EN
Level of application
National / Federal
Relevance of National Targets to Aichi Targets
12. Preventing extinctions
Relevant documents and information

Objective 2.3 Invasive Alien Species (the IAS)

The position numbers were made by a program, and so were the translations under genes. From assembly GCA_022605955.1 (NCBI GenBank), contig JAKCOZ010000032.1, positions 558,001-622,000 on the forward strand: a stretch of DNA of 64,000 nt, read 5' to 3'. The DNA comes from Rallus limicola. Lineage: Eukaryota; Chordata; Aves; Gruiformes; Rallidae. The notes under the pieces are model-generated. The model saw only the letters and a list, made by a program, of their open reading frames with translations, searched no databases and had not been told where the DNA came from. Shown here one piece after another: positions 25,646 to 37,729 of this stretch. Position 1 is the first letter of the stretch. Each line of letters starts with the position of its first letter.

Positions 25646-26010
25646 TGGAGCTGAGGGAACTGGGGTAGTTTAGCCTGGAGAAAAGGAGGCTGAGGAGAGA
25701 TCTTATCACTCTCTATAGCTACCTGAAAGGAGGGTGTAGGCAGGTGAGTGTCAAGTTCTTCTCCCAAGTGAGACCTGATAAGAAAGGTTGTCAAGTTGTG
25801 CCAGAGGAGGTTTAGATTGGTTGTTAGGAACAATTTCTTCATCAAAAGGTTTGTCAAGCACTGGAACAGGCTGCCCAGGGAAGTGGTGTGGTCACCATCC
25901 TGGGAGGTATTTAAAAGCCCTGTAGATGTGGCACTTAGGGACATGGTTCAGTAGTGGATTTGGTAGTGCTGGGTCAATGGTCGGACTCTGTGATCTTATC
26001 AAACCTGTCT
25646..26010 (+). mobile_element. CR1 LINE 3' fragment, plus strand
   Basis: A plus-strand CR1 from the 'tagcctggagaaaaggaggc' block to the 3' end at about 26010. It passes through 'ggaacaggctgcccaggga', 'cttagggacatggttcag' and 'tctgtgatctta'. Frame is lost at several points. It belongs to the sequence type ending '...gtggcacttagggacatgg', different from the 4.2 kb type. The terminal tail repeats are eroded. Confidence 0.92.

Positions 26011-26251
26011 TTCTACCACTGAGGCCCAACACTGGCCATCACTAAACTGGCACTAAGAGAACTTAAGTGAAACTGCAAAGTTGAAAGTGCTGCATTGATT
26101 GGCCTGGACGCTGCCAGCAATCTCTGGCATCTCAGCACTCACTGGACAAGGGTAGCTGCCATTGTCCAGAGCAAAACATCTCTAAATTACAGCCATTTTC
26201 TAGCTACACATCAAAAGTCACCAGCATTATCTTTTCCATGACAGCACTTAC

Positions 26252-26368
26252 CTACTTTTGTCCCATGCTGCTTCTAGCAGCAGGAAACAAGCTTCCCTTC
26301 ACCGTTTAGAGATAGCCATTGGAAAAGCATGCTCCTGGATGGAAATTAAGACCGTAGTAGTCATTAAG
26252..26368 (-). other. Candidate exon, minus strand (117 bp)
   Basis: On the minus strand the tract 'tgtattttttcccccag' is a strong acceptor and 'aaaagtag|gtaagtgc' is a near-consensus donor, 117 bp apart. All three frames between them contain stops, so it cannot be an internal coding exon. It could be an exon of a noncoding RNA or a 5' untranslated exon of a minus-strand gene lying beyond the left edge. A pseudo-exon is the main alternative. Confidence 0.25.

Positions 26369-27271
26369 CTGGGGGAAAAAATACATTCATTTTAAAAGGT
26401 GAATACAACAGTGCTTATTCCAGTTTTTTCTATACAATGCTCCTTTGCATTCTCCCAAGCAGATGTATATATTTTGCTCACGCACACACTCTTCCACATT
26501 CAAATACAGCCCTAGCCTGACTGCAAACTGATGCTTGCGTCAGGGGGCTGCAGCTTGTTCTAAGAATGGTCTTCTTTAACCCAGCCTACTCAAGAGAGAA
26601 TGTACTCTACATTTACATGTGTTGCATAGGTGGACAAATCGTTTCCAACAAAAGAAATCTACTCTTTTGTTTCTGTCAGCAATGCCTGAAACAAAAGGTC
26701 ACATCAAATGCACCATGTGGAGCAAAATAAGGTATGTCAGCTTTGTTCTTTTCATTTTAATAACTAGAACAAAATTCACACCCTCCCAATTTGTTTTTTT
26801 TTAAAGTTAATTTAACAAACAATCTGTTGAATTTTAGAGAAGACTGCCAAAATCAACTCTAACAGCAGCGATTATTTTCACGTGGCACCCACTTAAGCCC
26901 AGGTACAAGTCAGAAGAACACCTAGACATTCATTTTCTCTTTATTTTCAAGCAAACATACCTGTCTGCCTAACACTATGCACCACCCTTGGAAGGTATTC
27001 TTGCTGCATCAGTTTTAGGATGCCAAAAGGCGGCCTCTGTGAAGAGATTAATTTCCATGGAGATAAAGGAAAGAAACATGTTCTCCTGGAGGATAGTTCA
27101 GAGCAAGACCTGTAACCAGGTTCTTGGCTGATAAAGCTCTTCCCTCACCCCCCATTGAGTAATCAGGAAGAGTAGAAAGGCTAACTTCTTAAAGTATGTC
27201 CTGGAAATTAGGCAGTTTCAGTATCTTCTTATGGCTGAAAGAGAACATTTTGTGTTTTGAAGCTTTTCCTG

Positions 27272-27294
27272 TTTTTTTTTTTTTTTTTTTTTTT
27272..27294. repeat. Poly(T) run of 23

Invasive alien species pose a threat to the native species, communities and ecosystems around the world. They globally occupy a second place in the ranking of main factors (driving forces) endangering the existing biodiversity. There is also economic damage caused by these species, some invasive alien species (the IAS) may also affect negatively human health. The IAS are spreading easier and faster, both through intentional and unintentional spreading, as a result of increasing mobility. The Czech Republic is due to its location, dense settlement and dense network of rivers, roads and railways as the main roads of the spread of these species susceptible to biological invasions. The foundation of the legislation relating to the regulation of the IAS spreading is now EP and Council Regulation No. 1143/2014, on the prevention and management of the introduction and spread of invasive alien species, which unites the EU approach in the management of the IAS and lays down limits for the species with a significant impact on the EU. In connection with the adoption of this regulation the existing national legislation in the field of alien species will be particularised, i.e., ACNL, Act No. 326/2004 Coll., on plant health and amendments to certain related acts, and other regulations, that are related to the use of alien species or the terms of the regulation or the removal from the environment related to the IAS (Act on the protection of animals against cruelty, Act on Game Management, Fishery, etc.). The requirements of Council Regulation (EC) No. 708/2007 concerning use of alien and locally absent species in aquaculture, which has not been fulfilled in the Czech Republic yet, will be introduced in practice as well. Regarding the requirements of the regulation of the EP and of the Council No. 1143/2014, it will be necessary to create a system of monitoring and control, to secure regulation to remove the IAS from the environment and to adopt action plans to restrict the ways of unintentional IAS spread. Creation of the conditions for prevention and rapid response, creation of a list of invasive alien species (black list), restrictions on geographically alien species in selected public land as well as in agricultural practices will in more detailed manner define and further develop an updated SNCLPP. The IAS issue is dealt with in the SEP framework, specifically in the Objective 3.2.3, which sets to limit the negative impact of invasive species on biodiversity. The EU and Czech legislation, as well as both the abovementioned conceptual documents, based on the commitments accepted within the context of international multilateral conventions – in particular, Convention on biological diversity. In the framework of the Convention on the Conservation of European Wildlife and Natural Habitats (The Bern Convention), the European Strategy on Invasive Alien Species, which, inter alia, calls upon the Parties to create and implement the national strategies dealing with the IAS, was adopted in 2003. At the same time was within the framework of the Bern Convention adopted a number of recommendations relating to the procedure in the case of specific IAS. In the context of the CBD, the IAS issue is directly addressed in the framework of the Aichi Target 9 and within the framework of the EU Biodiversity Strategy under the Objective 5.